JL Computer Consultancy

An example of making sensible guesses from a tkprof output

April 2006


A question came up on AskTom recently (the item starts here) describing a performance problem and showing the output from tkprof before and after a first attempt to fix the problem. Looking at the output, I decided that there were several clues available for addressing the problem (or at least, asking questions related to the problem).

People often ask:How do you use tkprof to solve a performance problem ?”  The output supplied seemed to be an ideal example for demonstrating a few ideas. This is the relevant extract from the AskTom thread – I have highlighted the comment made by the original poster in the middle just to make it easier to see:

SELECT COUNT(*) AS JOBMATCHEDCOUNT

FROM   ESC_JOB, ESC_BOOKING

WHERE  ESC_JOB.ACCEPT_DT IS NOT NULL AND BOOKED_BY = :a AND

       ESC_JOB.BOOKING_ID = ESC_BOOKING.BOOKING_ID AND

       ESC_BOOKING.BOOKING_DT >= SYSDATE - (:b / 86400)

 

call     count       cpu    elapsed       disk      query    current        rows

------- ------  -------- ---------- ---------- ---------- ----------  ----------

Parse        1      0.01       0.00          0          0          0           0

Execute      1      0.00       0.00          0          0          0           0

Fetch        2      0.32       4.14       4077       6404          0           1

------- ------  -------- ---------- ---------- ---------- ----------  ----------

total        4      0.33       4.15       4077       6404          0           1

 

Misses in library cache during parse: 1

Optimizer goal: CHOOSE

Parsing user id: 75

 

Rows     Row Source Operation

-------  ---------------------------------------------------

      1  SORT AGGREGATE

      3   TABLE ACCESS BY INDEX ROWID ESC_JOB

      7    NESTED LOOPS

      3     TABLE ACCESS BY INDEX ROWID ESC_BOOKING

   8079      INDEX RANGE SCAN INDX_ESC_BKNG2 (object id 33516)

      3     INDEX RANGE SCAN INDX_ESC_JOB_BKNGID (object id 36513)

 

The above query had used the index on esc_booking.booked_by.

But when I hint the query to use index on esc_booking.booking_dt, it is fast:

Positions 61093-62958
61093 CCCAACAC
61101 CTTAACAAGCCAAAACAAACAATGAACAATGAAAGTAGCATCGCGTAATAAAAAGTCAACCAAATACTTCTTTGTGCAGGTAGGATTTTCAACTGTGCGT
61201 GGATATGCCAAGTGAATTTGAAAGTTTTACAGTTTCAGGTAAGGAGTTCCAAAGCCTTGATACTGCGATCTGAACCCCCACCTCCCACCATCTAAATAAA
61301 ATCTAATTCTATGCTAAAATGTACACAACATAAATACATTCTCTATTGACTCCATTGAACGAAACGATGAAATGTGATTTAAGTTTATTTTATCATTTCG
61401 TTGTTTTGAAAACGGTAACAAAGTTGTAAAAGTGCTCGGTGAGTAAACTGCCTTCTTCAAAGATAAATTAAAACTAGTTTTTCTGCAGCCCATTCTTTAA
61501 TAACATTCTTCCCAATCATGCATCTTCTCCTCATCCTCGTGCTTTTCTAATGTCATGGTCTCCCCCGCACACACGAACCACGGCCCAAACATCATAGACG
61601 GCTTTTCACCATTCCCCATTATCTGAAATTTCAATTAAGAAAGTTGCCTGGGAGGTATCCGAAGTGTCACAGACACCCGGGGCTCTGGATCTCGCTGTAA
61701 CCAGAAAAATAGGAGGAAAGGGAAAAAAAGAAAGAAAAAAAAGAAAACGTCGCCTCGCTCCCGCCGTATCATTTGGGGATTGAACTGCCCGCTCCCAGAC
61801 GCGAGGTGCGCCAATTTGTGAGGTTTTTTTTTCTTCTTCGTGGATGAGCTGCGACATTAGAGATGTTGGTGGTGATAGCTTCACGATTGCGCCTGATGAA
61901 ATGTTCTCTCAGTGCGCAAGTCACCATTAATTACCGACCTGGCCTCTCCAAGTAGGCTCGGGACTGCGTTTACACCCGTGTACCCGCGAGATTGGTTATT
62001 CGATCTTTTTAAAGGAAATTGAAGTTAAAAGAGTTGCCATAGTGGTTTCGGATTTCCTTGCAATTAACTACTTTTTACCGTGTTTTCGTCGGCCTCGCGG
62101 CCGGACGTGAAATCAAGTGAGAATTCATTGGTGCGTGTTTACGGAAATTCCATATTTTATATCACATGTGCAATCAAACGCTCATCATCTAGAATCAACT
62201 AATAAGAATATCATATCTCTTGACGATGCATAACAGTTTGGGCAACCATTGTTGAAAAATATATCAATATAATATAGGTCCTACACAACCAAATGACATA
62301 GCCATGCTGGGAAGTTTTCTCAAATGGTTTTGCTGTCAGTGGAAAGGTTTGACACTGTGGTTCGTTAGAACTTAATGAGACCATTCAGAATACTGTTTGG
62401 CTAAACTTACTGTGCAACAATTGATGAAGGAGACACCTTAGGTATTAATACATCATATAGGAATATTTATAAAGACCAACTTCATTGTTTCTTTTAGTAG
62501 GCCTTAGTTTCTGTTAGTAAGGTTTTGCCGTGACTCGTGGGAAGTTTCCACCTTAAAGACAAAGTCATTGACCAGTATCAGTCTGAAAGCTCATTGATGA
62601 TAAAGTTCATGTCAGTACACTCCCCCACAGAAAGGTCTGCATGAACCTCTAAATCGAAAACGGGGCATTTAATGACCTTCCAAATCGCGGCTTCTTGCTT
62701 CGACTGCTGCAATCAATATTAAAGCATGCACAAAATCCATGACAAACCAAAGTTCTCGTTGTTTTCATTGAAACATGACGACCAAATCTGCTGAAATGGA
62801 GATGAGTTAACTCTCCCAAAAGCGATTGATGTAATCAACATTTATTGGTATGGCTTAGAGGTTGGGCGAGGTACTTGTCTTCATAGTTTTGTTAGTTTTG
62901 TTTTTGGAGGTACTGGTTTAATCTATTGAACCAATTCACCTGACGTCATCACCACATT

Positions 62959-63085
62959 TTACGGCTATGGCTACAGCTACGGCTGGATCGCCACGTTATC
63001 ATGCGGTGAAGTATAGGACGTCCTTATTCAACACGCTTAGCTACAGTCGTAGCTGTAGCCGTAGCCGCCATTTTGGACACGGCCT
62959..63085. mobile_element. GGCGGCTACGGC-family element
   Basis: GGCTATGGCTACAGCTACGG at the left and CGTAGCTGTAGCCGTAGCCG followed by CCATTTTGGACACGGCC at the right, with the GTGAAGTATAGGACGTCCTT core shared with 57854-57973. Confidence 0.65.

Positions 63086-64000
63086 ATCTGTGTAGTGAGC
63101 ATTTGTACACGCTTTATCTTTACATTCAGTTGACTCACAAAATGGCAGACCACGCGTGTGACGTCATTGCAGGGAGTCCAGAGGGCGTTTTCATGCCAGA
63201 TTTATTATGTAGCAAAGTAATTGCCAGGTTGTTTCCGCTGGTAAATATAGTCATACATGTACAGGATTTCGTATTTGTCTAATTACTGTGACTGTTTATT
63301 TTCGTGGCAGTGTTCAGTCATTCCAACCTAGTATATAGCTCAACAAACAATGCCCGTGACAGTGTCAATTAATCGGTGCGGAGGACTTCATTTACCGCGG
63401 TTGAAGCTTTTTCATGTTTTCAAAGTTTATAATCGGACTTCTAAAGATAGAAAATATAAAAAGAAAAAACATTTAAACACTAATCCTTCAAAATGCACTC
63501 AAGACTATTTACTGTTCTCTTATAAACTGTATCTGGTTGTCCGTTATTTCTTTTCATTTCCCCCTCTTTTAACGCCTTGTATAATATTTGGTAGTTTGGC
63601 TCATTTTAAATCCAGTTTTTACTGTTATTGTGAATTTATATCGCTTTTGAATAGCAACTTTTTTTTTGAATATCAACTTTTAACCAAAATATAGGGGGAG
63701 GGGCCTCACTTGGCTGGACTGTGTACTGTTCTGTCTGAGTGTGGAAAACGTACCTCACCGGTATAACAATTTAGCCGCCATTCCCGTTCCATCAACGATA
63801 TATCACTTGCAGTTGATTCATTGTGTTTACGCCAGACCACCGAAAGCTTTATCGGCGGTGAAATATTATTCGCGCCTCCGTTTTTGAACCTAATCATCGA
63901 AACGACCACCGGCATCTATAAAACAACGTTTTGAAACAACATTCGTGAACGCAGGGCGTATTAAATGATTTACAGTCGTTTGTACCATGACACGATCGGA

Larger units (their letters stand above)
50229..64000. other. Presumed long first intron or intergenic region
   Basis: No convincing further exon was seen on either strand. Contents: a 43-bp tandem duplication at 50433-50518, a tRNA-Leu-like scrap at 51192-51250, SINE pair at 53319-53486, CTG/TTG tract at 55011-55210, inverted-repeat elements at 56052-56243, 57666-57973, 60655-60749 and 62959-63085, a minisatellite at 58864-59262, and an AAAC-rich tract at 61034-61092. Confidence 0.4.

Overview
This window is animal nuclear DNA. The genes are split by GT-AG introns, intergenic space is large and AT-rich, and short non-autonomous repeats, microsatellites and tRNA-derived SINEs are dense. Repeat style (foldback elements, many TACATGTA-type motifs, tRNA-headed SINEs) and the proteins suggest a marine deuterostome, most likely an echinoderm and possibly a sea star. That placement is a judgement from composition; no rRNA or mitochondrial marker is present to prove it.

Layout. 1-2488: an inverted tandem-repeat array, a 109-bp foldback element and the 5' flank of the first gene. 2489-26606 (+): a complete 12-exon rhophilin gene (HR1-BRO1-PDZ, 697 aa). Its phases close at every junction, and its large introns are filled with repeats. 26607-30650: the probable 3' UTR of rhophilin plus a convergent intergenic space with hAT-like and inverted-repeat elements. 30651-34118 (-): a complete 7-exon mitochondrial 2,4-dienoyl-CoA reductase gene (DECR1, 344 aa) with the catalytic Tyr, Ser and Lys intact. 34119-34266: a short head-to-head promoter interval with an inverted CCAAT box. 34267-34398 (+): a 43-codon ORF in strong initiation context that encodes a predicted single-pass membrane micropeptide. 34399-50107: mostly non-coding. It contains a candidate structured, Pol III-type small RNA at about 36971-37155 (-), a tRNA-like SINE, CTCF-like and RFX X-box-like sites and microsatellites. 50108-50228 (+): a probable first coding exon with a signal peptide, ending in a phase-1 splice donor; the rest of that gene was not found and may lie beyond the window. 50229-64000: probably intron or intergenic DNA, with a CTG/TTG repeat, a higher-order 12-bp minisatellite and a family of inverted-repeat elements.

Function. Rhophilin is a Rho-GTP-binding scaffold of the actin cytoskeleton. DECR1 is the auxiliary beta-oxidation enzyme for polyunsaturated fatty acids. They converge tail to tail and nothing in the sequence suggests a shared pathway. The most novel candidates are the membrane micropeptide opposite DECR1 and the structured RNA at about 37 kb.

SELECT /*+  index ( ESC_BOOKING INDX_ESC_BKNG_BKNGDT ) */ COUNT(*) AS

JOBMATCHEDCOUNT

FROM   ESC_JOB, ESC_BOOKING

WHERE  ESC_JOB.ACCEPT_DT IS NOT NULL AND BOOKED_BY = :a AND

       ESC_JOB.BOOKING_ID = ESC_BOOKING.BOOKING_ID AND

       ESC_BOOKING.BOOKING_DT >= SYSDATE - (:b / 86400)

 

call     count       cpu    elapsed       disk      query    current        rows

------- ------  -------- ---------- ---------- ---------- ----------  ----------

Parse        1      0.00       0.00          0          0          0           0

Execute      1      0.00       0.00          0          0          0           0

Fetch        2      0.02       0.04         93       3359          0           1

------- ------  -------- ---------- ---------- ---------- ----------  ----------

total        4      0.02       0.04         93       3359          0           1

 

Misses in library cache during parse: 1

Optimizer goal: CHOOSE

Parsing user id: 75

 

Rows     Row Source Operation

-------  ---------------------------------------------------

      1  SORT AGGREGATE

      3   TABLE ACCESS BY INDEX ROWID ESC_JOB

      7    NESTED LOOPS

      3     TABLE ACCESS BY INDEX ROWID ESC_BOOKING

   4630      INDEX RANGE SCAN INDX_ESC_BKNG_BKNGDT (object id 36508)

      3     INDEX RANGE SCAN INDX_ESC_JOB_BKNGID (object id 36513)

The original poster wanted to know if it would be worth collecting histograms so that the optimizer would choose the “correct” index without the hint being used. This, of course, is a good question. Supplying correct statistics is always the strategically correct choice – hinting ought to be a last resort (or possibly an act of desperation under time pressure). However, in this case, it looked to me as if there was probably a more appropriate solution, and that histograms wouldn’t have an effect anyway.


Note – the database version is at least 9i, since the nested loop shows the newer structure allowing a table pre-fetch on the second table (esc_job). This can make it a little harder to work out exactly where the work is being done in some cases, but the numbers that appear in this case are so unbalanced that it is quite easy to see what it going on.

Note also that we are looking at execution paths with the heading “Row Source Operation”. This means we are seeing the execution paths that actually happened, not a theoretical plan generated by a call to explain plan. (There are cases where the “Row Source Operation” that gets dumped isn’t the only execution path that has been used – but since this was a test case, and since we see only one library cache miss reported, we can be fairly sure that what we are seeing is true).